Half a billion US dollars leveraged for children in Mongolia during the COVID-19 pandemic
Child Money Programme
Nearly all (96.6%) children of Mongolia are benefiting from the country’s flagship Child Money Programme (CMP), which is universal for eligible children to receive MNT 20,000 (≈USD 7) a month. In response to COVID -19, the Government of Mongolia has made an imperative decision to top-up the monthly child benefit by increasing the amount 5 times (MNT 100,000 or USD 35). This was aiming at supporting the families in dealing with the economic consequences of the pandemic and avoiding negative copying strategies such as reduced spending for food and other essentials which have a long lasting negative impact on children’s health, development and well-being.
Prior to the onset of the global pandemic, UNICEF conducted a feasibility assessment of shock-responsive social protection (SRSP) measures for children. The assessment concluded that the existing governments’ mechanism for child benefit is the most suitable system to reach the children in an effective way during shocks. The system was tested through a pilot designed to respond to a climate disaster called dzud, in the winter of 2019-2020, generating solid evidences and lessons for further replication by the Government.
Soon after, the COVID-19 pandemic has started to hit the countries, and Mongolia began taking preventive measures, which had negative impact on households’ income, consumption and overall socio-economic conditions. In addition, children began to stay home, as schools and kindergartens were closed, which had significant implications for food supply of households, especially that of the most disadvantaged.
Hence, starting from February 2020, and based on the evidence gathered from the pilot programme on SRSP, UNICEF jointly with the RC office, proactively advocated for additional cash transfer for children by topping up the CMP. Eventually in May 2020, the Government of Mongolia decided to increase the benefit size 5 times, as part of its stimulus package in response to the pandemic, till October 2020, and then extended till the end of the year.
This is how UNICEF’s pilot programme on SRSP for children eventually scaled up by the Government providing additional cash to families with children in response to the COVID-19 pandemic : a total amount of MNT 850 billion (≈ USD 300 million) was leveraged for children in 2020, reaching more than two-third of all households in the country.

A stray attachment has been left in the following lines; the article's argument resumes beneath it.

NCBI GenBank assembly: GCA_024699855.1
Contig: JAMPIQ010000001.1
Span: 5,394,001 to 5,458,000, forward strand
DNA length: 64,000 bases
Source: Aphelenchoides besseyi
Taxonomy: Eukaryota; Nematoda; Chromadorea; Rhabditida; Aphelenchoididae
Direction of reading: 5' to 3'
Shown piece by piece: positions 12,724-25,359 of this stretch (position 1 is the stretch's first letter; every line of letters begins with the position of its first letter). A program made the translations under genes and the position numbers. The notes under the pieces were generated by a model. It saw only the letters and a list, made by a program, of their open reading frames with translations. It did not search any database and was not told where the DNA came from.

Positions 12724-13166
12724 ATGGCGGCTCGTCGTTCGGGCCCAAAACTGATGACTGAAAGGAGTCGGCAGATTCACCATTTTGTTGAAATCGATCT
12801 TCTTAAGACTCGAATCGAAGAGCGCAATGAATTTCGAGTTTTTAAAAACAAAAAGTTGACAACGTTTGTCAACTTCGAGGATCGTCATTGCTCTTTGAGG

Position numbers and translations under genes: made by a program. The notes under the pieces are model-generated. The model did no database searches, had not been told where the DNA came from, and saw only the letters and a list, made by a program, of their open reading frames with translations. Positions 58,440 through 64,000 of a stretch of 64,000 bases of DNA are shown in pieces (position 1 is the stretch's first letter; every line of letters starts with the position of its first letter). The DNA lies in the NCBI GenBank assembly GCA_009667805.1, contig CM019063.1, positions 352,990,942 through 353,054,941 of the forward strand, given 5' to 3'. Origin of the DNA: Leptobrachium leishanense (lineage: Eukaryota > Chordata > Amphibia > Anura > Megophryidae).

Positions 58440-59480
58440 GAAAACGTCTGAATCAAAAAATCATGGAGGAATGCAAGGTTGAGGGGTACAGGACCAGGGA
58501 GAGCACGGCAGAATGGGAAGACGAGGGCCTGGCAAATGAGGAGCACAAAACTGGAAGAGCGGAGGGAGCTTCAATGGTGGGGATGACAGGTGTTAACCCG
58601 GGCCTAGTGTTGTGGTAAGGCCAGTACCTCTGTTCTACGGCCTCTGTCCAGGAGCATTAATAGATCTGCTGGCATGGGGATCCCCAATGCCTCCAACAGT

UNICEF continued its policy advocacy to maintain the universality and the size of child benefit in 2021, resulting in state budget allocation of about USD 200 mln required to maintain the current top-up of the child benefit in the first half of 2021. The key advocacy messages focused on the multiplier effect of cash transfer on local economy about every dollar transferred to households adding 1.3–2.5 dollars to the total income in the local economy (Thome et al. 2016).
To continue generating solid evidences and lessons useful for the Governments’ future decision about CMP size and coverage, as well as institutionalization SRSP for children in the future, UNICEF’s support is now focusing on monitoring of the current child benefit top-up. In this, UNICEF is partnering with Asian development Bank (ADB) where the latter has conducted a simulation analysis of the impact of CMP top-up on poverty and inequality, concluding that it has the potential of reducing the current level of poverty (28.4%) to 24.7 percent.
UNICEF is complementing the ADB simulation analysis by undertaking a national level study to investigate the implementation issues, beneficiary satisfaction and use of the top-up in overcoming the socio-economic challenges faced by the households with children during the pandemic.
The study methodologies and tools are greatly informed by the findings and lessons of the pilot on SRSP for children and at the same time, UNICEF is building the local research capacity to design and undertake studies aimed at understanding shocks, impact of shocks, copying strategies and implications of government responses to shocks.
The findings of the study are expected to guide the Governments’ decision and programming about CMP beyond July 2021, to sustain the current gain of this measure on poverty and inequality as well as the families’ livelihood in the aftermath of the pandemic.
UNICEF Mongolia’s support to the Government will be extended further building on these sizeable evidenced derived both from the pilot implementation and the study in improving the legal environment and standard operating procedures for cash transfer for children in response to shocks, including the climate shocks, which are increasing due to climate change.